* You can use any combination of oils. We've tried grapeseed, flax, olive, sesame, coconut, and sunflower. Find a combination that works for you. Olive oil and flax are strong, so try sesame, grapeseed, or sunflower if you want a more mild flavor. Coconut is solid at room temperature, so don't use more than half coconut so it will still be spreadable. Do not use soy or canola oils, or you might as well buy mayo at the store!


1. Put egg yolks in a one quart canning jar, or any tall jar that your stick blender will fit in to all the way to the bottom.

2. Add the the rest of the ingredients EXCEPT the oil! Use your stick blender to mix the ingredients thoroughly.

3. Continue to blend the ingredients while you add the oil a little, tiny bit at a time. Add oil, blend, add oil, blend, etc. This process will take you a few minutes, and about halfway through the mixture will suddenly turn thick - like mayonnaise! Keep adding oil and blending until you've used up all the oil.

4. Now you have mayonnaise! Leave your jar of mayo out on the counter for seven hours and the whey will start to lacto-ferment, making your mayonnaise probiotic - bonus! With the addition of liquid whey, your mayo will last one to two months in the fridge. Without the whey, you need to use it up in two weeks.

Bite-Size Maple Meringues

The egg whites have really been adding up around here since we started making our own mayonnaise. I keep them in the fridge in a one cup glass pyrex dish with a lid and a reusable label. I keep a tally on the label of how many egg whites are inside as I add them. When we get to six, we can make meringues! I found this recipe in Nourishing Traditions by Sally Fallon, but I modified the method and the cooking time a bit.


6 Egg whites
Pinch of sea salt
3 Tbsp arrowroot powder
1/4 Cup maple syrup
1 Tbsp Vanilla


1. Preheat the oven to 200 degrees.

2. Beat the egg whites until they form stiff peaks. Add in each subsequent ingredient, beating constantly with each addition.

3. Line two baking sheets with parchment paper. Use a spoon to put bite size blobs of meringue on the cookie sheet, or you can use a pastry bag. You should have enough for about fifty.

4. Put the cookie sheets both in the oven. Leave the oven door cracked by putting a wooden spoon between the door and the oven. Bake for two hours, checking meringues on both sheets after one and a half hours. They should be crispy. The meringues on the bottom rack will probably finish first.

Non-Alcoholic Egg Nog

It's just us on this one, kiddos! Daddy doesn't do egg nog, but it just isn't Christmas without it. This is the first egg nog recipe I've ever tried and I love it so much and I'm so satisfied with the healthfulness of the ingredients that there's no need to look any further. I found the recipe here and modified it to meet our needs and tastes.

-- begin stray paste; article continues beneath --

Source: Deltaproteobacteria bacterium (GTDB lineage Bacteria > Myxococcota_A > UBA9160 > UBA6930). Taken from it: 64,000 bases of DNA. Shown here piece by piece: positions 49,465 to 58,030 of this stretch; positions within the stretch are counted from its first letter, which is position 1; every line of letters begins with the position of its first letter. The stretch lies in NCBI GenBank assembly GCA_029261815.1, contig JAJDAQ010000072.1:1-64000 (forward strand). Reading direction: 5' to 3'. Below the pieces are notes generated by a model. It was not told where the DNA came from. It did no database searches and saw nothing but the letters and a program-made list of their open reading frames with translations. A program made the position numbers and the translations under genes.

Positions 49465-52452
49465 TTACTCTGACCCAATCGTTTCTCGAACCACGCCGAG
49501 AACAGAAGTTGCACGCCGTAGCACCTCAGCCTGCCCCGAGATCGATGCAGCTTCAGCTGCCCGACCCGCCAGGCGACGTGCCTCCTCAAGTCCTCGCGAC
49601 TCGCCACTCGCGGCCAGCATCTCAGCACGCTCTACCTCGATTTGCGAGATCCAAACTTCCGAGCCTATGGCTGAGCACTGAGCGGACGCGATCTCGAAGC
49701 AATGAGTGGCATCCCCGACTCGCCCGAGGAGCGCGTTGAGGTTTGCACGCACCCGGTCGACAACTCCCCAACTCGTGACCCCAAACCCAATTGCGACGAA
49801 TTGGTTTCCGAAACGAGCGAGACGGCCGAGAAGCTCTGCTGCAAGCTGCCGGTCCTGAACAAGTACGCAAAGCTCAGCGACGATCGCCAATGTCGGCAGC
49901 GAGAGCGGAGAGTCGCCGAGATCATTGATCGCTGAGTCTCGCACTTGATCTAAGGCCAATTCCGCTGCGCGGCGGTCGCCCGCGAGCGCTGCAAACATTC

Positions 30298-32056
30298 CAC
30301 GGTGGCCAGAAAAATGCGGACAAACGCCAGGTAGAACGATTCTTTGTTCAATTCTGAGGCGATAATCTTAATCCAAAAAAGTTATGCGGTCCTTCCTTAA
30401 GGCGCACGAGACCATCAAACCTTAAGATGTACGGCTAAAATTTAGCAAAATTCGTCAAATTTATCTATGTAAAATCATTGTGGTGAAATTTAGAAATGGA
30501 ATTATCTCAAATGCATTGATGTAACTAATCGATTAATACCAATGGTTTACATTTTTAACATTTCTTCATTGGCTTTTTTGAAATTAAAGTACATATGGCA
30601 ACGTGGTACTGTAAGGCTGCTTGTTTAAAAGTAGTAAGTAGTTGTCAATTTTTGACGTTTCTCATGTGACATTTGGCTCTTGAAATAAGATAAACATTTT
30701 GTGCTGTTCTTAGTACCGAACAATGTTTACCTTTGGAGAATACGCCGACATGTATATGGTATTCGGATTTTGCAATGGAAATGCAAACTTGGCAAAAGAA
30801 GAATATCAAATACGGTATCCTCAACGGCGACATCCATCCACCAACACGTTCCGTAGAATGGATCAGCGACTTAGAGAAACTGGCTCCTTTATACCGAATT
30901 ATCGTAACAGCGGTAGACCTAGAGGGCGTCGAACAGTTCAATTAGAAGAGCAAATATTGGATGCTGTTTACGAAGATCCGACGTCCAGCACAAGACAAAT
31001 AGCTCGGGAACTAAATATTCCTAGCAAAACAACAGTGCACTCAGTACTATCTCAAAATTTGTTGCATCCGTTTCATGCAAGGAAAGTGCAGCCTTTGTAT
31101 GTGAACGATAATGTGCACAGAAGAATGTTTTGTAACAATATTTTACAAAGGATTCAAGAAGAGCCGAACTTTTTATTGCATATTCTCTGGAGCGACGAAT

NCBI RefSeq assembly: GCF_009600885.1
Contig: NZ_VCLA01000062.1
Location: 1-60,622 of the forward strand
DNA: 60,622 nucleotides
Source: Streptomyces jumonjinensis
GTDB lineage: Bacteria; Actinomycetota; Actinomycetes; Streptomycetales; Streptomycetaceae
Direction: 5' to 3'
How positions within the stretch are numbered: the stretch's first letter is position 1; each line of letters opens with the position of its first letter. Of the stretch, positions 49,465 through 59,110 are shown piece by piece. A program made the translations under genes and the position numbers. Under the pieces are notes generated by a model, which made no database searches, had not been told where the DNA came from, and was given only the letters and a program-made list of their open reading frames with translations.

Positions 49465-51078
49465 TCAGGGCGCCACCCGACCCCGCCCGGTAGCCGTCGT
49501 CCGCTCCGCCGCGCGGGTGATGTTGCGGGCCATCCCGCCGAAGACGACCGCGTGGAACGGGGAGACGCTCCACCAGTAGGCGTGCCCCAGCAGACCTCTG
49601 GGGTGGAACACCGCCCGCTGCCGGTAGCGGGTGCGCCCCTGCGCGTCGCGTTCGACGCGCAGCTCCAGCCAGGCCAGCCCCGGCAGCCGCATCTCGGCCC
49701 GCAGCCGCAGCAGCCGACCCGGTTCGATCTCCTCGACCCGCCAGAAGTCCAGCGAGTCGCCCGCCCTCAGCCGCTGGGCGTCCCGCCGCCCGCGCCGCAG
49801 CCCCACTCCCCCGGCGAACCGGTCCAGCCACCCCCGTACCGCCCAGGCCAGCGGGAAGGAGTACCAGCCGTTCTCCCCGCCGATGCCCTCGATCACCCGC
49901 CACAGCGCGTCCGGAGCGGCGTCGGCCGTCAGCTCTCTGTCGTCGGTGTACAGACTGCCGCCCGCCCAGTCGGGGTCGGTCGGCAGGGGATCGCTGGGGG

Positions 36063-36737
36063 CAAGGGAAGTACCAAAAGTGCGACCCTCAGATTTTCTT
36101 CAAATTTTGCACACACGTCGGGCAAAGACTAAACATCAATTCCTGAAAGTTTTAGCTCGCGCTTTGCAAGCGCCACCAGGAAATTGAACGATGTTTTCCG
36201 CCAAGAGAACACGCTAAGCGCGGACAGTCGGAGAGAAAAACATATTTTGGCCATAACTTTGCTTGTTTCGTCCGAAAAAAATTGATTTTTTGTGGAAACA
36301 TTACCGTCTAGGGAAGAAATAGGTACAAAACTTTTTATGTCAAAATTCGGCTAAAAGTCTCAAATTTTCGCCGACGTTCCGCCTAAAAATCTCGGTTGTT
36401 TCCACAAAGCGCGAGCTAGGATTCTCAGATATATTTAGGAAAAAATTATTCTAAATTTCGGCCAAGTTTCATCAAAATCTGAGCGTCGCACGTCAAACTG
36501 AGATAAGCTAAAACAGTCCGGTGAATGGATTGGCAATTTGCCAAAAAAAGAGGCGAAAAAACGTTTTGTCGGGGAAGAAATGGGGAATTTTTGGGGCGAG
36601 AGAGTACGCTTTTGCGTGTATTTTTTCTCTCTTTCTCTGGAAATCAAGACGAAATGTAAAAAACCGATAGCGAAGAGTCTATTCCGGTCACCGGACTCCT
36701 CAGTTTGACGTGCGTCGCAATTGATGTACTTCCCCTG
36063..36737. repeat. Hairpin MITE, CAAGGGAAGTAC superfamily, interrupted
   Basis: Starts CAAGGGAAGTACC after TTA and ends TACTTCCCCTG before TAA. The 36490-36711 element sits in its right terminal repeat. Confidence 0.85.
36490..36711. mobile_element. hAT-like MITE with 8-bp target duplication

3 eggs yolks (from local, pastured chickens only - do not eat store bought eggs raw!)
1/4 cup grade B maple syrup
Pinch of salt
Nutmeg, to taste
Ground cloves, to taste
Splash of vanilla
1 Tbsp whey (optional)
1/2 Tbsp lemon juice
1 cup non-homogenized whole milk (from pastured cows)
1 cup cream (from pastured cows)


1. Put the egg yolks in a one quart mason jar and blend them with a stick blender until thick.

2. Add the syrup, salt, spices, vanilla, whey, and lemon juice and blend some more.

3. Add the milk and cream and blend some more!

4. Store the egg nog in the mason jar in the fridge and shake it up before serving. Try not to drink it all at once!


Save your egg whites for Meringues!

Roast Chicken & Veggies

I roast a chicken for dinner once a week for two reasons. One, because it's economical. For under ten dollars we have enough chicken for two dinners. (Bonus: from the bones I can make nutritious stock that just can't be bought in a store, which I use literally every day.) Two, because it's EASY. Roast chicken night means I'm not spending a significant portion of my afternoon in the kitchen preparing dinner. Don't get me wrong, I enjoy cooking, but it's always nice to have a break. And while he following instructions don't make it SEEM easy, once you get he hang of it, it's a piece of cake.

It's important to buy quality chicken. I don't recommend going to the store and buying just any old chicken, however pastured chickens from the farmer's market cost upwards of twenty dollars for a three pound bird, so it's not economically feasible on a weekly basis. I usually compromise and buy Mary's chickens from Whole Foods. At $2.99 a pound, they're easier on my already stretched food budget (and occasionally they go on sale for .99 a pound and I can stock up!). Mary's chickens are rated 3 on the 5 step animal rating Standards. Not ideal, but better than Foster Farms.